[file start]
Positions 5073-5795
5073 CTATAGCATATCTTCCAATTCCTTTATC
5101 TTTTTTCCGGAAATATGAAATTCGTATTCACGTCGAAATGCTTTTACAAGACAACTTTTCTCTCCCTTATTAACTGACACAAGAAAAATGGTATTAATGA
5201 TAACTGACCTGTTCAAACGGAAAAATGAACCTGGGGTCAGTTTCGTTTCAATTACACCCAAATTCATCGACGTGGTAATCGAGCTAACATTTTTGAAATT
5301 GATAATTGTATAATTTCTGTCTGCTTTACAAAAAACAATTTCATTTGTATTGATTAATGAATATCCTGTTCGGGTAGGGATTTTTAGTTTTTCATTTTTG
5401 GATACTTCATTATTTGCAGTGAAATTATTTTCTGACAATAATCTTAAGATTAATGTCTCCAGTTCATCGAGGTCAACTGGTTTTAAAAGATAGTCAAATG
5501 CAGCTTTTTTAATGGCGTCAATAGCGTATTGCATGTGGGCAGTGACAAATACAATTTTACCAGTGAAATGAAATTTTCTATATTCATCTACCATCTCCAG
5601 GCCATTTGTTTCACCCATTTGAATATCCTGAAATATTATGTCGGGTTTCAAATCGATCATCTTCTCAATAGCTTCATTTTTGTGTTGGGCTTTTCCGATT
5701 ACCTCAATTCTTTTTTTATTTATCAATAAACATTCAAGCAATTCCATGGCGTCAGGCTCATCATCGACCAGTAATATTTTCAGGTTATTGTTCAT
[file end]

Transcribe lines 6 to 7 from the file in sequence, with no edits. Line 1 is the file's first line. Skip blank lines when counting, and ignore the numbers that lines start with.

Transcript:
5401 GATACTTCATTATTTGCAGTGAAATTATTTTCTGACAATAATCTTAAGATTAATGTCTCCAGTTCATCGAGGTCAACTGGTTTTAAAAGATAGTCAAATG
5501 CAGCTTTTTTAATGGCGTCAATAGCGTATTGCATGTGGGCAGTGACAAATACAATTTTACCAGTGAAATGAAATTTTCTATATTCATCTACCATCTCCAG